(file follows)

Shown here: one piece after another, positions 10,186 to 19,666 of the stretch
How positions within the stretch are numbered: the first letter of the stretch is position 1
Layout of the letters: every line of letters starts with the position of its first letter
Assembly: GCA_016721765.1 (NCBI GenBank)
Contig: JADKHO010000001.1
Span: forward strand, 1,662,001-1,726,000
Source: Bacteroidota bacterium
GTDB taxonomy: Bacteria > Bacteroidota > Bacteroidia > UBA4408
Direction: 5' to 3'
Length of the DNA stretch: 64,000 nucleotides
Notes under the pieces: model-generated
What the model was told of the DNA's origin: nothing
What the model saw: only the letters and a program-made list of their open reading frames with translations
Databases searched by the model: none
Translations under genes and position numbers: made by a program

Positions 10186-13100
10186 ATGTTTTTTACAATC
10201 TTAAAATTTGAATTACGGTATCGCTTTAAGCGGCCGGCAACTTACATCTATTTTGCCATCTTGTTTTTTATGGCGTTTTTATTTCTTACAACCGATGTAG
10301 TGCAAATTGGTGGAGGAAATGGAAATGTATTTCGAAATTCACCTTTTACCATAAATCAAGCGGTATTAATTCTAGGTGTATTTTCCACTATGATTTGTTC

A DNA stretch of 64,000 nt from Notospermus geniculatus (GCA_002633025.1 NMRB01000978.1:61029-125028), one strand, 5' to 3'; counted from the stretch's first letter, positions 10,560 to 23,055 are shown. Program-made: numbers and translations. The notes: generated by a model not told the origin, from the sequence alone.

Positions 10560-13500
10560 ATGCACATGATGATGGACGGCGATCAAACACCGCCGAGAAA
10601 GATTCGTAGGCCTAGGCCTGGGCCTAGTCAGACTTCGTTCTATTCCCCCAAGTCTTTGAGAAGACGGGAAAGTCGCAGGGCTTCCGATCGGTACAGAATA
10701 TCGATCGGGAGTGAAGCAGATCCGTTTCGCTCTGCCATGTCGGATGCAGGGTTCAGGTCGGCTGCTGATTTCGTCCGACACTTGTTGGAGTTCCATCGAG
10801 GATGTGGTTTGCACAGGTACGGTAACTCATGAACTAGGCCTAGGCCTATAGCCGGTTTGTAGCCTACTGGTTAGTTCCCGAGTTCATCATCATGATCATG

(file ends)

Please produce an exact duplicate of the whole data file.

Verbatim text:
Shown here: one piece after another, positions 10,186 to 19,666 of the stretch
How positions within the stretch are numbered: the first letter of the stretch is position 1
Layout of the letters: every line of letters starts with the position of its first letter
Assembly: GCA_016721765.1 (NCBI GenBank)
Contig: JADKHO010000001.1
Span: forward strand, 1,662,001-1,726,000
Source: Bacteroidota bacterium
GTDB taxonomy: Bacteria > Bacteroidota > Bacteroidia > UBA4408
Direction: 5' to 3'
Length of the DNA stretch: 64,000 nucleotides
Notes under the pieces: model-generated
What the model was told of the DNA's origin: nothing
What the model saw: only the letters and a program-made list of their open reading frames with translations
Databases searched by the model: none
Translations under genes and position numbers: made by a program

Positions 10186-13100
10186 ATGTTTTTTACAATC
10201 TTAAAATTTGAATTACGGTATCGCTTTAAGCGGCCGGCAACTTACATCTATTTTGCCATCTTGTTTTTTATGGCGTTTTTATTTCTTACAACCGATGTAG
10301 TGCAAATTGGTGGAGGAAATGGAAATGTATTTCGAAATTCACCTTTTACCATAAATCAAGCGGTATTAATTCTAGGTGTATTTTCCACTATGATTTGTTC

A DNA stretch of 64,000 nt from Notospermus geniculatus (GCA_002633025.1 NMRB01000978.1:61029-125028), one strand, 5' to 3'; counted from the stretch's first letter, positions 10,560 to 23,055 are shown. Program-made: numbers and translations. The notes: generated by a model not told the origin, from the sequence alone.

Positions 10560-13500
10560 ATGCACATGATGATGGACGGCGATCAAACACCGCCGAGAAA
10601 GATTCGTAGGCCTAGGCCTGGGCCTAGTCAGACTTCGTTCTATTCCCCCAAGTCTTTGAGAAGACGGGAAAGTCGCAGGGCTTCCGATCGGTACAGAATA
10701 TCGATCGGGAGTGAAGCAGATCCGTTTCGCTCTGCCATGTCGGATGCAGGGTTCAGGTCGGCTGCTGATTTCGTCCGACACTTGTTGGAGTTCCATCGAG
10801 GATGTGGTTTGCACAGGTACGGTAACTCATGAACTAGGCCTAGGCCTATAGCCGGTTTGTAGCCTACTGGTTAGTTCCCGAGTTCATCATCATGATCATG